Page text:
Each little one is unique, and not all babies become instant pacifier fans. Lots of babies gag on pacifiers, food, toys, and just about anything that enters their mouths. Why? Some babies have a super-sensitive gag reflex! But hey, that’s a great thing! It helps keep them safe from choking on dangerous, tiny objects. As they grow up, their reflex chills out and moves further back into the mouth, so they can munch on and gulp down solid foods with ease.
Are you one of those parents who want your little one to adapt to a pacifier, mostly to put an end to the unlimited crying spells (among many other reasons)?
But what if your little one gags on the pacifier?
Table of Contents
- 1 When should I introduce a pacifier to my baby?
- 2 Why does my baby gag on the pacifier?
- 3 Benefits of giving a pacifier to your baby
- 4 Disadvantages of giving your baby a pacifier
- 5 Tips to help your baby from gagging on the pacifier
- 6 Should I force my baby to take a pacifier?
- 7 Conclusion
- 8 References
When should I introduce a pacifier to my baby?
Parents should introduce pacifiers when they are around 3 to 4 weeks old; once the baby learns to breastfeed and has adopted a nursing routine.
Why does my baby gag on the pacifier?
From the moment babies are born, they gag on nearly every object that enters their mouth. This reflex is very beneficial as it helps your little one from swallowing and choking on small hazardous objects.
The gag reflex in a newborn baby is very sensitive and can be easily triggered.
For instance, if a baby picks up a rattle and puts it in the mouth before the rattle stick goes deep into the mouth, the gag reflex will be prompted and will cause them to gag.
The gagging reflex slows down with time, becoming less sensitive and harder to evoke. And again, it is a good thing because it allows toddlers to eat and swallow solid food.
For babies above 6 or 9 months who cannot swallow solids, their gagging reflex is likely to still be very sensitive.
Benefits of giving a pacifier to your baby
- Sucking on a pacifier is better than the thumb or finger, as it causes fewer teeth development problems in the future.
- It reduces the risk of sudden infant death syndrome (SIDS) as it encourages your baby to suck while sleeping and refrains your little darling from heavy sleeping.
- You can control pacifiers’ usage but can not control the habit of sucking of thumb or finger. You can throw away the pacifier or hide it, but you can not hide his thumb away from him.
Disadvantages of giving your baby a pacifier
- Improper usage of a pacifier can lead to breastfeeding problems, teeth development in the future, and ear infections.
- A common habit of keeping a pacifier nearby the baby is to tie it around their neck. Tieing a pacifier around your baby’s neck is very dangerous. The rope can strangle your baby’s neck and can lead to injury or death.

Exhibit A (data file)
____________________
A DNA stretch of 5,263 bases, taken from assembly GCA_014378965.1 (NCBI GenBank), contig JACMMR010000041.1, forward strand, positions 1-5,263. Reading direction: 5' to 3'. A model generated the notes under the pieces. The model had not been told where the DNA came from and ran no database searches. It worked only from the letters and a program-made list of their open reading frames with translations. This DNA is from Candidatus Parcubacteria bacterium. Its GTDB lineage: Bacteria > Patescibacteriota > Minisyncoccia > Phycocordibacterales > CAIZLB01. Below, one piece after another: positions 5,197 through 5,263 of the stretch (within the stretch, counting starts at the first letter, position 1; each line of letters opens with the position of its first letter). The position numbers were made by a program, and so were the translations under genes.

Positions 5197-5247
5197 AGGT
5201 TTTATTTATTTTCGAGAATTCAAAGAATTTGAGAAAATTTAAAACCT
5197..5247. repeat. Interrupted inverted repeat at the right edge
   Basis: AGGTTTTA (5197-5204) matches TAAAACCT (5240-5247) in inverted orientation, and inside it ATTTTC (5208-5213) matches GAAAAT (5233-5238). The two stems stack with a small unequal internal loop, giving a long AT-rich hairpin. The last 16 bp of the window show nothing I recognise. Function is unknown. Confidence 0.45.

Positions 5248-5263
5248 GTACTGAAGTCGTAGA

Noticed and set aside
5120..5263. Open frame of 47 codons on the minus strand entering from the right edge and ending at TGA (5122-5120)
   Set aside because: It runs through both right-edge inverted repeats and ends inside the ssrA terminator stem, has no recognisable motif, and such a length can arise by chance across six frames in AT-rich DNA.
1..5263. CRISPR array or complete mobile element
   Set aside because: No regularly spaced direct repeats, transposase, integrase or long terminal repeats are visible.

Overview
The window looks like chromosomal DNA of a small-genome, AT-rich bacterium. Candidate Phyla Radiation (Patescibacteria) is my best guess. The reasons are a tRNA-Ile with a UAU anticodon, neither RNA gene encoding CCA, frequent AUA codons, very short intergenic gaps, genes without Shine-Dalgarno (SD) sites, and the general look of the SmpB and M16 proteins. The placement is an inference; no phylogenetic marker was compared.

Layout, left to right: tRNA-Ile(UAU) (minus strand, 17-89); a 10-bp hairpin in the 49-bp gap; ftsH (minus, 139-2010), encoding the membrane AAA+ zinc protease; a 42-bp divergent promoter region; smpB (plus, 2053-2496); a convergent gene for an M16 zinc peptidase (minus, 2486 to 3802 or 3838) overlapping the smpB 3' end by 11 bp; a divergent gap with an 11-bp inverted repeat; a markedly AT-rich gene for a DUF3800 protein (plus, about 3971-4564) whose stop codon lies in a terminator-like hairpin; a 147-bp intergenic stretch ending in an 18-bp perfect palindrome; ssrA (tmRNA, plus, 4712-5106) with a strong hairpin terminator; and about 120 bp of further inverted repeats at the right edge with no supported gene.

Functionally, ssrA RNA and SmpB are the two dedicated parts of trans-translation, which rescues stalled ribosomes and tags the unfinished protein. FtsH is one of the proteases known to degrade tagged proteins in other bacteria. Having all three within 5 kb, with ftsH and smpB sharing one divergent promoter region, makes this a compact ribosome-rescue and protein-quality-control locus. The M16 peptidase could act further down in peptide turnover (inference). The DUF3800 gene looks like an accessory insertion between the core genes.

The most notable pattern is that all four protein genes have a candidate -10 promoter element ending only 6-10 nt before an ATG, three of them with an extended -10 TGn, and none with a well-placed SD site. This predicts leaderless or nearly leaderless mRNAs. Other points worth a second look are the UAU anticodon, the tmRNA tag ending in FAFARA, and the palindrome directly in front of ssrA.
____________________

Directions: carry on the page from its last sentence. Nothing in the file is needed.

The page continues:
- Your little one could get a pacifier rash.
- Speech delay could be a possibility from overuse.
Tips to help your baby from gagging on the pacifier
If you still want your little one to adopt the habit of a pacifier, or stop your baby from gagging on the pacifier, then below are a few tips that I tried with both my babies and worked well.
My firstborn was very stubborn and never accepted pacifiers. On the other hand, the tips below helped my secondborn to stop gagging on the pacifier and adopt the habit of a pacifier.
I hope these tips can help your little one but don’t worry if your baby continues to gag on the pacifier. Some babies hate pacifiers!
- Each baby has different preferences. Therefore, the first thing you should do is try several pacifiers of different shapes and sizes. Your baby might adapt to any one of the pacifiers you try.
- If you’ve tried a bunch of pacifiers and your baby still gags, give some reverse psychology a try. When your baby is almost done nursing, all relaxed and slow-sucking, sneakily swap your breast for the pacifier. Wait for them to suck, then gently tug on the pacifier – your baby will likely suck harder. Practice this for 10 to 15 minutes daily, and within a week or two, you’ll see that your baby gets the hang of it, keeping the pacifier in their mouth without gagging or letting it fall out.
Should I force my baby to take a pacifier?
Some babies do not want to take pacifiers because they simply don’t like them.
After trying a few tricks and methods, if your little one still gags on the pacifier, then don’t force him to take a pacifier.
A pacifier is indeed known to significantly reduce the risk of sudden infant death syndrome (SIDS), but you should never hold a pacifier in your infant’s mouth or force him to take it.
Let him accept it on his own; if your baby is stubborn, then there are many other ways to soothe your baby.
It’s essential to wait for your little one to recognize the difference between a pacifier and a breast.
First, let him get accustomed to a proper nursing routine. This usually takes 3 to 4 weeks. Then you can introduce a pacifier to your little one.
Some babies easily accept the pacifier and start sucking it. On the other hand, some babies have a hard time keeping the pacifier in their mouth; they keep on gagging on it or dropping it from their mouth.
If this is the case, the first step is to try different pacifier brands, styles, and sizes.
If your baby still keeps on gagging on the pacifier, try the reverse psychology trick; it has helped numerous parents it might help you too.
Despite trying everything, if your baby is still reluctant and keeps on gagging on the pacifier, then it could be that he hates the pacifier, or maybe his gagging reflex is very sensitive. You have no option but to either wait for his gagging reflex to become less sensitive or find another way to soothe your baby.
Did you try a particular trick or buy a specific pacifier that worked wonders for your baby? Let us know in the comments below so other parents can get some input too!